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This is not about the GOP convention

A scene from the 2016 GOP presidential convention.

A scene from the 2016 GOP presidential convention. President Donald Trump also wants a packed arena at the upcoming convention. Credit: AP / Matt Rourke

To anyone not paying careful attention to the Tarheel State, President Donald Trump’s Twitter swat at North Carolina Gov. Roy Cooper could be just another garden-variety attack on a rival. The fact that Trump did not accuse Cooper of murder or treason is practically a compliment, really.

What Trump did say Monday via Twitter is that if Cooper, a Democrat, cannot immediately promise that the Republican National Convention scheduled for August can fully occupy the Spectrum Center in Charlotte, which seats 20,000, the GOP will take its business elsewhere.

Those hearing of this in New York might think, “Ah, a classic Trump attack on a swing-state Democratic governor! It feels lazy that the president did not accuse Cooper of wanting to confiscate all guns, but perhaps Trump was tired.”

But taking these tweets casually would ignore the fact that in North Carolina the coronavirus numbers are worsening at a staggering rate, the political situation is dangerously combustible and the residents are already congregating, unmasked, in large groups.

On May 23, North Carolina recorded its highest one-day jump of new cases, 1,107. The average number of new cases diagnosed has increased steadily since the beginning of April.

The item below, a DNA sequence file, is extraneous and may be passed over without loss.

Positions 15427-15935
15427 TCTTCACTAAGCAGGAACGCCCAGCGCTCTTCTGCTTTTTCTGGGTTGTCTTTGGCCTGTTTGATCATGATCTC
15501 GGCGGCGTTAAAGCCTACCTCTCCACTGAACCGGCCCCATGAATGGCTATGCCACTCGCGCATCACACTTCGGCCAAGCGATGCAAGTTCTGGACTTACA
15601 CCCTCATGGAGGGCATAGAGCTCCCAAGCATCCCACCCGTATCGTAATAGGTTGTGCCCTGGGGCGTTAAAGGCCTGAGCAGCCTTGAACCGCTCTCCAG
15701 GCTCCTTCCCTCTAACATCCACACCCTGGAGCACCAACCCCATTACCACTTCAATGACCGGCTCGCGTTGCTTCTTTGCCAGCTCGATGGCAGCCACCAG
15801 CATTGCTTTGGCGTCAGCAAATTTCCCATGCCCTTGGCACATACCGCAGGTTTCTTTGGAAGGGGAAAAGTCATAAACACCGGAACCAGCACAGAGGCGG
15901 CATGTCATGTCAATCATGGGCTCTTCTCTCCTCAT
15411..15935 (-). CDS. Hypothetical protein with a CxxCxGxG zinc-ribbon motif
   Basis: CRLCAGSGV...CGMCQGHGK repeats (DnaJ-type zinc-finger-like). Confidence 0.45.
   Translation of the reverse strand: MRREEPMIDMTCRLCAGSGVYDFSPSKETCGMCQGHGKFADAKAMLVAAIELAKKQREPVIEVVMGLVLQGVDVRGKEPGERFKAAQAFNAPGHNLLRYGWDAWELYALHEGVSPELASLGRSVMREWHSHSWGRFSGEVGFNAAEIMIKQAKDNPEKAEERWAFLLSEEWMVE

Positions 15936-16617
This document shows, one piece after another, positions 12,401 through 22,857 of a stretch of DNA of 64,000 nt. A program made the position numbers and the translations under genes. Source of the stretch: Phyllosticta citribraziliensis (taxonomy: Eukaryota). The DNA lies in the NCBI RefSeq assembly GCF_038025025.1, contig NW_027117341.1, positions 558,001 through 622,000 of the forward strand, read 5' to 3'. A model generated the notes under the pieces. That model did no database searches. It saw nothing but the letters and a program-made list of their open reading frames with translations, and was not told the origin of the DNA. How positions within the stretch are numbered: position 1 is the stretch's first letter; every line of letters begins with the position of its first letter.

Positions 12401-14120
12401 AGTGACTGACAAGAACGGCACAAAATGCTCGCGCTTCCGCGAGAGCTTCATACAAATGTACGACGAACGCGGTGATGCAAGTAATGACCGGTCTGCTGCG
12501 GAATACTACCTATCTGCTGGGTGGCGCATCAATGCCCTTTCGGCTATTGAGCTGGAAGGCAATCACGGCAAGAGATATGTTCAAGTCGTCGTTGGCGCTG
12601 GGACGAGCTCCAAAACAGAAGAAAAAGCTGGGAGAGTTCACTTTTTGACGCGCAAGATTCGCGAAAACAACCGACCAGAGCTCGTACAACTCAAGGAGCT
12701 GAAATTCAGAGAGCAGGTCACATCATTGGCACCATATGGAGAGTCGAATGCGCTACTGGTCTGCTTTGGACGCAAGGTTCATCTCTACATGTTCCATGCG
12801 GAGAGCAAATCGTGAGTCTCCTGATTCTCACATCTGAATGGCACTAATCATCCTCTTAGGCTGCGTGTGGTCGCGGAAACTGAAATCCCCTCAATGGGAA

Even worse are the state’s skyrocketing hospitalizations, the most accurate predictor of the coronavirus trend. On May, 10 there were 442 coronavirus patients hospitalized in North Carolina. By May 25, that number had increased by almost 50% to 627 patients.

In truth, Cooper has been aggressive in his reopening plans, and restaurants, salons and barbershops, childcare centers and many other North Carolina businesses are back at it, to the dismay of anyone who can comprehend a bar chart. Were Cooper a Republican, Trump would likely call him a warrior for liberty, and cite the Ace Speedway in Altamahaw, N.C., as proof of the state’s “Don’t Tread on Me” bona fides.

That track is where 4,000 auto-racing fans came Saturday, about eight hours after Trump’s tweets on Cooper and the Republican convention, for the season’s first races on its track.

It was more customers than the track has seen in years, almost none of them masked, packed into the lines and grandstand.

As a native Carolinian, I’m allowed to say this: We do not need presidential prodding to take the rebellious path.

For more proof of that, just look at Adam Smith, a celebrity in the ReOpenNC movement. In a video posted to Facebook before planned demonstrations across North Carolina Saturday, Smith, who attends such demonstrations heavily armed, said of the fight to go anywhere, any time, unmasked, “Are we willing to kill people? Are we willing to lay our lives down? We have to say, yes.”

The video was reposted on the “Blue Igloo” group’s Facebook page. “Blue Igloo” is a slang version of “boogaloo.” That’s what far-right extremists call the coming civil war they dream of.

The GOP convention hardly matters in all this. It’s not clear it can be held anywhere, or that many people care. Trump just poked Cooper because it’s what he does.

But there are many North Carolinians who believe everything Trump says. Some of them think it’s OK to congregate in huge groups in a state where the coronavirus is spreading rapidly.

Some think it’s warranted to kill people who try and stop them from congregating or make them wear masks.

Both groups believe what they believe at least partly because Trump has led them to believe it.

That could lead someone to catch a deadly virus. And it might cause someone to catch a bullet.

Lane Filler is a member of Newsday's editorial board.

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